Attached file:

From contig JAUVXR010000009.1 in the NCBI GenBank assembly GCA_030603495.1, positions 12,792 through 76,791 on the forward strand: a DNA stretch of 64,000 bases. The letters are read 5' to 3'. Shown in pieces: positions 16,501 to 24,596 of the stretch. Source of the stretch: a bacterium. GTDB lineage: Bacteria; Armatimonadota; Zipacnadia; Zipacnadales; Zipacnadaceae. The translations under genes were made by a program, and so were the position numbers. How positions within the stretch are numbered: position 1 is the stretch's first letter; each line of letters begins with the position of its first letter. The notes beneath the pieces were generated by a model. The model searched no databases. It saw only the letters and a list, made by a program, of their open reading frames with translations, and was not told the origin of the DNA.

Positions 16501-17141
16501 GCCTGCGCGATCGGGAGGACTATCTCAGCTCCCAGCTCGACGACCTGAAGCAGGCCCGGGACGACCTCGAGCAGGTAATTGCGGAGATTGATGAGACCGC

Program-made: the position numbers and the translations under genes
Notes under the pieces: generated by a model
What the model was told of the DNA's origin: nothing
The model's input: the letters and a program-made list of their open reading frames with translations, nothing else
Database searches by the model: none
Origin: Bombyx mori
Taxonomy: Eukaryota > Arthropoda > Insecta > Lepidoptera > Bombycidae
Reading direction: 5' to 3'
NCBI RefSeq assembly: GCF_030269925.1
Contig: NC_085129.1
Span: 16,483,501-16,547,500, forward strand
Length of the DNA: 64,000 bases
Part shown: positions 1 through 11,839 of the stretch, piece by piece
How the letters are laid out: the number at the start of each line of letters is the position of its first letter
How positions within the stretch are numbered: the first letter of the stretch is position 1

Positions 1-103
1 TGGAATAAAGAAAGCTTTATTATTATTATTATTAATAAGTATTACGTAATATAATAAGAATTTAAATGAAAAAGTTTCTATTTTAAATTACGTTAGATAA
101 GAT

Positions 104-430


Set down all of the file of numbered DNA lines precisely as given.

From contig JAUVXR010000009.1 in the NCBI GenBank assembly GCA_030603495.1, positions 12,792 through 76,791 on the forward strand: a DNA stretch of 64,000 bases. The letters are read 5' to 3'. Shown in pieces: positions 16,501 to 24,596 of the stretch. Source of the stretch: a bacterium. GTDB lineage: Bacteria; Armatimonadota; Zipacnadia; Zipacnadales; Zipacnadaceae. The translations under genes were made by a program, and so were the position numbers. How positions within the stretch are numbered: position 1 is the stretch's first letter; each line of letters begins with the position of its first letter. The notes beneath the pieces were generated by a model. The model searched no databases. It saw only the letters and a list, made by a program, of their open reading frames with translations, and was not told the origin of the DNA.

Positions 16501-17141
16501 GCCTGCGCGATCGGGAGGACTATCTCAGCTCCCAGCTCGACGACCTGAAGCAGGCCCGGGACGACCTCGAGCAGGTAATTGCGGAGATTGATGAGACCGC

Program-made: the position numbers and the translations under genes
Notes under the pieces: generated by a model
What the model was told of the DNA's origin: nothing
The model's input: the letters and a program-made list of their open reading frames with translations, nothing else
Database searches by the model: none
Origin: Bombyx mori
Taxonomy: Eukaryota > Arthropoda > Insecta > Lepidoptera > Bombycidae
Reading direction: 5' to 3'
NCBI RefSeq assembly: GCF_030269925.1
Contig: NC_085129.1
Span: 16,483,501-16,547,500, forward strand
Length of the DNA: 64,000 bases
Part shown: positions 1 through 11,839 of the stretch, piece by piece
How the letters are laid out: the number at the start of each line of letters is the position of its first letter
How positions within the stretch are numbered: the first letter of the stretch is position 1

Positions 1-103
1 TGGAATAAAGAAAGCTTTATTATTATTATTATTAATAAGTATTACGTAATATAATAAGAATTTAAATGAAAAAGTTTCTATTTTAAATTACGTTAGATAA
101 GAT

Positions 104-430